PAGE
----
12/08/2010 11:29 am ET | Updated May 25, 2011

The Gratitude and Grace of Elizabeth Edwards

A recent headline in The Onion read, "Universe Admits To Wronging Area Man His Entire Life," with the subheading, "'Dave's Got a Right to be Angry,' says Cosmos." The article then cites all of the ways that the "vast conglomeration of all matter and energy known as the universe" conspired against poor Dave Schwartz at every turn.

Earlier this week, I posted this article on my Facebook page, with the note that it humorously lifted up a belief system I sometimes fall into, despite my best intentions: that I am a victim, that some nameless force is deliberately making my life hard and that this is patently unfair.

Several of my wiseacre Facebook friends wondered, tongue-in-cheek, why they, too, hadn't been apologized to, why Dave Schwartz got special treatment, when they had also been singled out to suffer. Clearly, all of us could relate to this sense of unfair suffering and victimization, even if we could laugh about it.

And then news of the sharp decline and then the death of Elizabeth Edwards swept through the media and the world, including my little Facebook subcommunity, and there was an almost palpable sense from the news sources cited and the friends noting their own emotions that the universe did in fact owe this woman an apology for all of the hardships her life had brought. While, in stark contrast to all of us bemoaning silently or aloud the unfairness of it all, there was the final post from Edwards herself:

"The days of our lives, for all of us, are numbered," she wrote. "We know that. And yes, there are certainly times when we aren't able to muster as much strength and patience as we would like. It's called being human. But I have found that in the simple act of living with hope, and in the daily effort to have a positive impact in the world, the days I do have are made all the more meaningful and precious. And for that I am grateful."

Grateful. In the midst of it all, the motherless children and unfaithful husband and untimely death and unremitting grief for a dead son, the place where Elizabeth Edwards could center her final public words was in gratitude. I think all of us who, like The Onion's fictitious Dave Schwartz, were even facetiously awaiting an apology for all of our hardships, felt both humbled and awed.

December is a time of waiting, whether for the birth of a baby in a manger or of the solstice turning toward longer daylight hours. Even as the natural world around us goes into what looks like death, with long dark nights and cold winds, we huddle around candle flames and celebrate life, hope and courage. These days can either be an extension of the abundant gratitude we expressed during Thanksgiving or a wrestling match with a sense of scarcity --scarcity or abundance about light, warmth, love, gifts. My teenaged daughter grumbles this scarcity aloud, wondering if others will spend as much on holiday gifts for us as we are spending on them, wishing that every gift chosen for a cousin would instead go to her. We adults are sneakier about it, more quiet, but those voices of selfishness and clutching lurk dangerously close to the surface for many of us.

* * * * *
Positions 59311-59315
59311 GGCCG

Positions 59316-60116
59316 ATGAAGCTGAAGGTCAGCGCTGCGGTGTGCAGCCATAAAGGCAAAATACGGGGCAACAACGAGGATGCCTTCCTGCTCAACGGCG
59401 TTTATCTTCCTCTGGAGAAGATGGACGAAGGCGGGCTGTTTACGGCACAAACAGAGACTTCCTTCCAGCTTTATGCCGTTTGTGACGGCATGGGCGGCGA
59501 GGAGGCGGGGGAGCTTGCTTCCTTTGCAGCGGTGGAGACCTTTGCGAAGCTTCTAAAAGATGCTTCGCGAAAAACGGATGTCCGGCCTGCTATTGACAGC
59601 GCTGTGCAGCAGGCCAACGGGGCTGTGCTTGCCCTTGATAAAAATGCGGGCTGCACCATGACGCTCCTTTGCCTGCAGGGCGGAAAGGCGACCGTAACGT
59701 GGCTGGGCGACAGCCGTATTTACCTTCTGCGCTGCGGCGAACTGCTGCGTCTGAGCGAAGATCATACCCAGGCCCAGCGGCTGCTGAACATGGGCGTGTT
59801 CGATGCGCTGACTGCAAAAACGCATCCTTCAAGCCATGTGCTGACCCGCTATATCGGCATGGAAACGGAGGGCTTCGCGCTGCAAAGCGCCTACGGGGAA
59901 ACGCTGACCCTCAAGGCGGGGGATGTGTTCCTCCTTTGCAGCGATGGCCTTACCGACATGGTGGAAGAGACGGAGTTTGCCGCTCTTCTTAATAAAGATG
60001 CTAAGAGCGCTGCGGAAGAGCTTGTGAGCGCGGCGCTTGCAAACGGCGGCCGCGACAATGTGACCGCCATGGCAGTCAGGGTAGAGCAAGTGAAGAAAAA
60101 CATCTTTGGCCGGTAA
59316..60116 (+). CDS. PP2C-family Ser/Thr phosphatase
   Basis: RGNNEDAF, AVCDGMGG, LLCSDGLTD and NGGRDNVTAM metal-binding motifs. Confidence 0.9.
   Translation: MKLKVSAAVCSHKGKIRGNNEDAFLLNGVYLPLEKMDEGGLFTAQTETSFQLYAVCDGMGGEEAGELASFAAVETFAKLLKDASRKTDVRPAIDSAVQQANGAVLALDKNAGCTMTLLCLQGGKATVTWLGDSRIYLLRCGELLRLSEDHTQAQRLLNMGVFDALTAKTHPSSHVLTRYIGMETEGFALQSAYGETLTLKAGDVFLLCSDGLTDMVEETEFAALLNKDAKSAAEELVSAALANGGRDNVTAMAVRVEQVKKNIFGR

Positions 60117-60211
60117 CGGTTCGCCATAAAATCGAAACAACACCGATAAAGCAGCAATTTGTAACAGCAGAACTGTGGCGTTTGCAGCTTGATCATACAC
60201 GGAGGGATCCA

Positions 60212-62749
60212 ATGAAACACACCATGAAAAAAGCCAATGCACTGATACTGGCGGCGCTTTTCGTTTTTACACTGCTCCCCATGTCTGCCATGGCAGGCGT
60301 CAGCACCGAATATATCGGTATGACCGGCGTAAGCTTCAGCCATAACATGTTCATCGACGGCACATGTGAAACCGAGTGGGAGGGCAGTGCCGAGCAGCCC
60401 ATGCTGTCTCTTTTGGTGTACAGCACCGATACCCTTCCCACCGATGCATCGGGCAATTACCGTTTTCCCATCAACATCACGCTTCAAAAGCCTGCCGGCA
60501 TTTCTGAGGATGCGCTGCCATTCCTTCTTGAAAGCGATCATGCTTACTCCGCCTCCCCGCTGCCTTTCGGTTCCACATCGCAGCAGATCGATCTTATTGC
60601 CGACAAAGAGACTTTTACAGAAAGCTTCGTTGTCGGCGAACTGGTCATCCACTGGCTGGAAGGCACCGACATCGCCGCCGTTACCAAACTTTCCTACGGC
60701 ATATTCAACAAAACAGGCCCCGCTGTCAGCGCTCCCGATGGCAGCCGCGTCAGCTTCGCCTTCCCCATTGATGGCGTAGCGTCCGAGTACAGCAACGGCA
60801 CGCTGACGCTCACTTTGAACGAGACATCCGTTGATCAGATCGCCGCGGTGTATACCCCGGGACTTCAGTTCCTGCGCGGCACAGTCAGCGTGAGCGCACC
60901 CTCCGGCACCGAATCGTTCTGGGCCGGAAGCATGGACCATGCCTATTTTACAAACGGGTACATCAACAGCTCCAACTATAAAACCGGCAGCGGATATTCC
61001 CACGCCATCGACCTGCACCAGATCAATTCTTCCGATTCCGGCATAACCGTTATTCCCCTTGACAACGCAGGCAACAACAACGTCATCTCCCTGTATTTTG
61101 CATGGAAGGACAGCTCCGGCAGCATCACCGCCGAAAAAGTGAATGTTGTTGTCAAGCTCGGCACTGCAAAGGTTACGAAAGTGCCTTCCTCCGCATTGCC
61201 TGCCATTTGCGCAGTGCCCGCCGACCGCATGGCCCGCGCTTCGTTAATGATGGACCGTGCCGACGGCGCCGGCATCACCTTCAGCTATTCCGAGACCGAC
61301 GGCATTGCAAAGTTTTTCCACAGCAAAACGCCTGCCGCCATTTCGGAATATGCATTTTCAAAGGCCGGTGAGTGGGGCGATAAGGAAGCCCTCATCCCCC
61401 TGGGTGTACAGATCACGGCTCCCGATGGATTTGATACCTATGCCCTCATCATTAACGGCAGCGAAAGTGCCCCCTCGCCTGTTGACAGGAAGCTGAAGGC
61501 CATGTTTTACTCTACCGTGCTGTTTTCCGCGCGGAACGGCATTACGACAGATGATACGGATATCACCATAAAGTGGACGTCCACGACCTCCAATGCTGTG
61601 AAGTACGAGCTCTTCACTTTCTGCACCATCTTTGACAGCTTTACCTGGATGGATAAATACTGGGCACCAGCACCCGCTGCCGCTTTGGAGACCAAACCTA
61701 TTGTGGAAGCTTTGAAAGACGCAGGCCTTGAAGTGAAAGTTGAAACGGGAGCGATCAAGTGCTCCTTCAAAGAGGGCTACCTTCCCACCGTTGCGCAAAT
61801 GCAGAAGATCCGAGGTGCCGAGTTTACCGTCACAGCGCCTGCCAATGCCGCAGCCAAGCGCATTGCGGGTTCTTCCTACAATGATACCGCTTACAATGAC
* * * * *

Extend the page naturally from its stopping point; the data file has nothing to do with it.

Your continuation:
What if we decided, today, that we already have everything that we need and that there isn't a single thing anyone else needs to give us? What if we still chose to center in gratitude, now that November is over and we're wearing Thanksgiving's abundant harvest on our hips? What if we committed ourselves to the act of gratitude not as a sappy feeling, but as a consistent practice of honoring all that is given to us? As Elizabeth Edwards acknowledges, there will certainly be times when we do not exhibit all of the strength or the patience that we would wish. But still, in all of our imperfection, we can wake ourselves up by remembering all that we have been given.

Elizabeth Edwards' courage and grace in living her life, and facing her death, puts all of our petty concerns into sharp perspective for a clear moment. May we honor her legacy by vowing each day to "have a positive impact in the world ... through the simple act of living with hope." Hope not that someone will buy us the perfect present, but for the wisdom to see that we already opened that gift on the day we breathed our first breath on this earth and with each subsequent breath we have drawn. May we, like she, anoint our days with gratitude so that they are "meaningful and precious." And may we feel the blessings of giving and receiving which are present in every moment of our lives in this cold dark time of year -- the inhale and exhale of our breath, the relinquishment of sunlight into early evening's darkness, and then the gift of sunlight again.